Second degree intentional homicide cases are serious.
While it’s not first degree intentional homicide, the second-degree version of the offense is incredibly serious. And while a conviction for this offense will not result in a mandatory lifetime sentence, 60 years isn’t much better. Certainly for most of us 60 years is the same as a lifetime.
At Meyer Van Severen, S.C. our criminal defense attorneys are specialists. The only legal work we do is on criminal cases. We don’t draft contracts. We certainly don’t do divorces. Our focus is on honing our ability to achieve the very best results for individuals criminally charged.
Our criminal defense lawyers regularly appear in court. We regularly go to trial. And we certainly regularly file motions. Such dedicated criminal defense practice ensures clients charged with second degree intentional homicide get the best results. To speak with one of our murder defense attorneys, call us at (414) 270-0202.
What is second degree intentional homicide?
Second degree intentional homicide is prohibited in section 940.05 of the Wisconsin Statutes. It’s analogous to the prior offense of manslaughter. Wis. Stat. sec. 940.05 says:
“Whoever causes the death of another human being with intent to kill that person is guilty of a Class B felony if: [the state concedes or cannot disprove a mitigating circumstance in a first degree intentional homicide case].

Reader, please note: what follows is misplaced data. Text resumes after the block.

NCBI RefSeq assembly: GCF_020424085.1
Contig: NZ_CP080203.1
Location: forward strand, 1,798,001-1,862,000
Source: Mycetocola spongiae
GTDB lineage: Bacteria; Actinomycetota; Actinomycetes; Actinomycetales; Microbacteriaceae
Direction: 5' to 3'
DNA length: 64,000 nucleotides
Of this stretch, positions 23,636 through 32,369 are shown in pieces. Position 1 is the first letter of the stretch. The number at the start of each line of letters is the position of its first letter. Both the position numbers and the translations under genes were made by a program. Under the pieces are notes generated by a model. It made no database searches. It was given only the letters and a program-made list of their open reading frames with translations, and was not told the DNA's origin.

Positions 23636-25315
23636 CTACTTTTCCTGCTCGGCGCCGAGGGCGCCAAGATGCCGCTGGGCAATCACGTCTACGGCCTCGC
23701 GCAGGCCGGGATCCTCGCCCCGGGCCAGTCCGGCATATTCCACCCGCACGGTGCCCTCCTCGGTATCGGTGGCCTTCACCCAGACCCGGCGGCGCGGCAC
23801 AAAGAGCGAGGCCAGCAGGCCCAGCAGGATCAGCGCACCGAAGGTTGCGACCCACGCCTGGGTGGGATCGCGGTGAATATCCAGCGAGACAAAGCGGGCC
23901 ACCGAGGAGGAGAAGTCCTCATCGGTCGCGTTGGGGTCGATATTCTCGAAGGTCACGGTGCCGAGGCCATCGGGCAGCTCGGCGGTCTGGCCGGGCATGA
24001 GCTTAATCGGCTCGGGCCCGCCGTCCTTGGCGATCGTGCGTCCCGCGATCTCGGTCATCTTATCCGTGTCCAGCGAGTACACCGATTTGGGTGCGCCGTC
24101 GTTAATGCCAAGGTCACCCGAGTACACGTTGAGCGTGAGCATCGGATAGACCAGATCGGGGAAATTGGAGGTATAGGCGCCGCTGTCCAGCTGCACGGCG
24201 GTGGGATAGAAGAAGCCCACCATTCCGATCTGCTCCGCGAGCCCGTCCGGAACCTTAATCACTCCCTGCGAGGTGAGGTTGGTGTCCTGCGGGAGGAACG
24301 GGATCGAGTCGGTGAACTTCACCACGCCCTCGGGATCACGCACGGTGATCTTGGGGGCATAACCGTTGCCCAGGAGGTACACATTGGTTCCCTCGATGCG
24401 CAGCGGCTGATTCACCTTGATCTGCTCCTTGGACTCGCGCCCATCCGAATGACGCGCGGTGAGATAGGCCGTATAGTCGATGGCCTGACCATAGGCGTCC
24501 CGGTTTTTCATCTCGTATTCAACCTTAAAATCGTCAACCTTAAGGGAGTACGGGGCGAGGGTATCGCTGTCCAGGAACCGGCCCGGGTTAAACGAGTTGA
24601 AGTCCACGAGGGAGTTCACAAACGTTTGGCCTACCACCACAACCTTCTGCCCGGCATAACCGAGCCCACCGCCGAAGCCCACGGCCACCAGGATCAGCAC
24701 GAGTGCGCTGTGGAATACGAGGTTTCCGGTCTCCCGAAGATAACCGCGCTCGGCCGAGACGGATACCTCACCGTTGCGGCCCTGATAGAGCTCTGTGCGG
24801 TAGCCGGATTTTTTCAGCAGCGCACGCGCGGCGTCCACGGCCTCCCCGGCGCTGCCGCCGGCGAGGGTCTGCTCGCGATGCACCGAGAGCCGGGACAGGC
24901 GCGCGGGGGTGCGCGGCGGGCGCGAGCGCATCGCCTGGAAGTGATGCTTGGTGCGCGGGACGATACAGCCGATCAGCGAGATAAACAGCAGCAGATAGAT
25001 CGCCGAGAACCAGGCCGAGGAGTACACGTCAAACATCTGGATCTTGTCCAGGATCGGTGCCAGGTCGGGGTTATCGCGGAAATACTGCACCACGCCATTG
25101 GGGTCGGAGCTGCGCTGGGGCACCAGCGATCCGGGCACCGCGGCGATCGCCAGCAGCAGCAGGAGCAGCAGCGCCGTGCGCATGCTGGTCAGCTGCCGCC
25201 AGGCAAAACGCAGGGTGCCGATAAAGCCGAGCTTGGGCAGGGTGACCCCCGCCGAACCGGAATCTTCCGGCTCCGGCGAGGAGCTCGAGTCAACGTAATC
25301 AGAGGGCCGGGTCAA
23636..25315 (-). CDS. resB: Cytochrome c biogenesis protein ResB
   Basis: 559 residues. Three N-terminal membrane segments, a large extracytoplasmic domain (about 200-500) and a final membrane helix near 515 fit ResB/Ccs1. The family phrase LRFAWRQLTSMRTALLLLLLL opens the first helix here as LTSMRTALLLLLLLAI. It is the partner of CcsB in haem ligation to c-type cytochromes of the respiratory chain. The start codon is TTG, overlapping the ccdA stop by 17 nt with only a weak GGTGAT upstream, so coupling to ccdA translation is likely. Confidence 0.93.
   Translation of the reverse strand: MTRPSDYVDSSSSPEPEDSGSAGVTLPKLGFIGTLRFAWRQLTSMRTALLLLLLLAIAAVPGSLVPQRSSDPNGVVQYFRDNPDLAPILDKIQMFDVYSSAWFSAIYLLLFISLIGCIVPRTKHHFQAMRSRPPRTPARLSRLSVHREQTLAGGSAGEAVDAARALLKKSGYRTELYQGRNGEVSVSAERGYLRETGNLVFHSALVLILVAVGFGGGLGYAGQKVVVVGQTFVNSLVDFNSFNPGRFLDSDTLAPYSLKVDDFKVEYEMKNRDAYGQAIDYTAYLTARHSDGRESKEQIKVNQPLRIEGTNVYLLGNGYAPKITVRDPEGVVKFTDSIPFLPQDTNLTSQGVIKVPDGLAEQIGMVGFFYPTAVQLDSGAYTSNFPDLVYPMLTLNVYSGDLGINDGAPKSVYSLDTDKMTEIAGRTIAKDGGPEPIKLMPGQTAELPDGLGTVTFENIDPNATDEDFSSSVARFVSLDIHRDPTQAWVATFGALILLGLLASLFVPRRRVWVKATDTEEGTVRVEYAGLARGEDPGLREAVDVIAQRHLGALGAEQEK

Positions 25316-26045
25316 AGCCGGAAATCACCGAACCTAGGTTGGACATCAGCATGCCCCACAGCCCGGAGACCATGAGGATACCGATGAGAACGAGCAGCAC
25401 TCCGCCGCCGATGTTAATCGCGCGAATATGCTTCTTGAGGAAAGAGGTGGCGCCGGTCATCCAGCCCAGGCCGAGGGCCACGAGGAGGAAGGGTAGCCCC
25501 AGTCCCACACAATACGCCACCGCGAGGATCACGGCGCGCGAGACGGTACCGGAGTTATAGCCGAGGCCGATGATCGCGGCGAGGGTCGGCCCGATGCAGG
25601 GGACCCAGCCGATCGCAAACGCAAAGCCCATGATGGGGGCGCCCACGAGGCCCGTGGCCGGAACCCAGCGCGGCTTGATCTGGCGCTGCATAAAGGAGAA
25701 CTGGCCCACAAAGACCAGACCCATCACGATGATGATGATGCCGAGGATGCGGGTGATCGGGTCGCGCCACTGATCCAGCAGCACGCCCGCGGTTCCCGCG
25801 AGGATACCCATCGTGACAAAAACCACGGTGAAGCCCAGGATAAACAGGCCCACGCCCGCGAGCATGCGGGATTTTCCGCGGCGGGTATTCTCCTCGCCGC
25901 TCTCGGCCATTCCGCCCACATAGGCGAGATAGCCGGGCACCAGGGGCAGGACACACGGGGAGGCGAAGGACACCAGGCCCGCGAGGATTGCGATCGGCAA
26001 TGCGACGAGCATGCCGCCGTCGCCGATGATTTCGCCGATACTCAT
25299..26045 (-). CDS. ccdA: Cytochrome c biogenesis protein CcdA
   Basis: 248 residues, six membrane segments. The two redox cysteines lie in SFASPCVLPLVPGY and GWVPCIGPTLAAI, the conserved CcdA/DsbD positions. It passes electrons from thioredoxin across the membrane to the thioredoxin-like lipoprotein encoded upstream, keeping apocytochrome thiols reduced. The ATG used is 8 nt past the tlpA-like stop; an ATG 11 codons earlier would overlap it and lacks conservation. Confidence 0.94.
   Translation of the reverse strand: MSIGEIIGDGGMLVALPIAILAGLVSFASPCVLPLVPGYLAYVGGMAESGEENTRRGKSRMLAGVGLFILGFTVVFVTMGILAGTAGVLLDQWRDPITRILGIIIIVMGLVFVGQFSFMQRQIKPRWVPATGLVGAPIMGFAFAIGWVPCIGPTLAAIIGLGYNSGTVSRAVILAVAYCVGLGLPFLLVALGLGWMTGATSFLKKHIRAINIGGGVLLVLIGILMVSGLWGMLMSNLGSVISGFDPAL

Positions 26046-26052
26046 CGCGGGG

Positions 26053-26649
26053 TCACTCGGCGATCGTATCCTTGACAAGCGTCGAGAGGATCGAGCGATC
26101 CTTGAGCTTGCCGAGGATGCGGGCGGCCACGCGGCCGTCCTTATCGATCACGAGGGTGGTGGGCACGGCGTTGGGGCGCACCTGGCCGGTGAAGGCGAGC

Like all other criminal offenses, second degree intentional homicide has certain elements that must be proven beyond a reasonable doubt.
What are the elements of this offense?
All crimes have elements, or parts, that the government must prove beyond a reasonable doubt.
Before a jury or court finds a defendant guilty of a criminal offense, the prosecution must present evidence that is credible and sufficient to prove each element. The component parts that make up any particular crime vary depending on the crime. Wisconsin Criminal Jury Instruction 1050 provides the two jury instructions for this offense:
The defendant caused the death of the victim. (“Cause” means the defendant’s act was a substantial factor in producing the death.)
The defendant acted with intent to kill the victim. (“Intent to kill” means the defendant had the mental purpose to take the life of another human being, or was aware that his conduct was practically certain to cause the death of another human being.)
What are mitigating circumstances?
Mitigating circumstances reduce a first degree case to a second degree case. They certainly don’t excuse the underlying criminal conduct. But the legislature determined that mercy and fairness warrant the reduction in criminal liability. Mitigating circumstances for a first-degree intentional homicide case include:
Adequate provocation. This focuses on the fact that the defendant caused the victim’s death in circumstances where the defendant was unable to continue exercising proper self-control. The provocation must be enough to compel uncontrollable feelings. For example, adequate provocation may focus on the defendant walking in on his wife (the victim) actively cheating on him.
Unnecessary defensive force. This simply means the defendant went too far defending himself. An example of this could be that the victim punched the defendant, and the defendant responded by shooting the victim.
Prevention of a felony. This focuses on the defendant using too much force against a victim that is committing a felony.